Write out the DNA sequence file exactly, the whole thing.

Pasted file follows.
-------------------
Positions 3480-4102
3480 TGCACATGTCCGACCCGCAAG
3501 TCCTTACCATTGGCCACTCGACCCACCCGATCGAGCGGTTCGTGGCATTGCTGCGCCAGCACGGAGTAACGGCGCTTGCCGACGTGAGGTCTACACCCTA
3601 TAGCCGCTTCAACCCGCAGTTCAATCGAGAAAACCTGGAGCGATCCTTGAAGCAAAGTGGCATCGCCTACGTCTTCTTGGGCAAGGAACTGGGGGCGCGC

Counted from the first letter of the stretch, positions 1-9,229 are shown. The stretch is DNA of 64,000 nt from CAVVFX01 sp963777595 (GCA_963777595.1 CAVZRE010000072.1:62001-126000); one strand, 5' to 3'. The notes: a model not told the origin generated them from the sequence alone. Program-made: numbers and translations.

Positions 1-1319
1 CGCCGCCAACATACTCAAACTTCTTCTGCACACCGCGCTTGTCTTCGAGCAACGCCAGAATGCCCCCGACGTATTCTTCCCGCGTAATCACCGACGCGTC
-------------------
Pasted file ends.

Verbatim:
Positions 3480-4102
3480 TGCACATGTCCGACCCGCAAG
3501 TCCTTACCATTGGCCACTCGACCCACCCGATCGAGCGGTTCGTGGCATTGCTGCGCCAGCACGGAGTAACGGCGCTTGCCGACGTGAGGTCTACACCCTA
3601 TAGCCGCTTCAACCCGCAGTTCAATCGAGAAAACCTGGAGCGATCCTTGAAGCAAAGTGGCATCGCCTACGTCTTCTTGGGCAAGGAACTGGGGGCGCGC

Counted from the first letter of the stretch, positions 1-9,229 are shown. The stretch is DNA of 64,000 nt from CAVVFX01 sp963777595 (GCA_963777595.1 CAVZRE010000072.1:62001-126000); one strand, 5' to 3'. The notes: a model not told the origin generated them from the sequence alone. Program-made: numbers and translations.

Positions 1-1319
1 CGCCGCCAACATACTCAAACTTCTTCTGCACACCGCGCTTGTCTTCGAGCAACGCCAGAATGCCCCCGACGTATTCTTCCCGCGTAATCACCGACGCGTC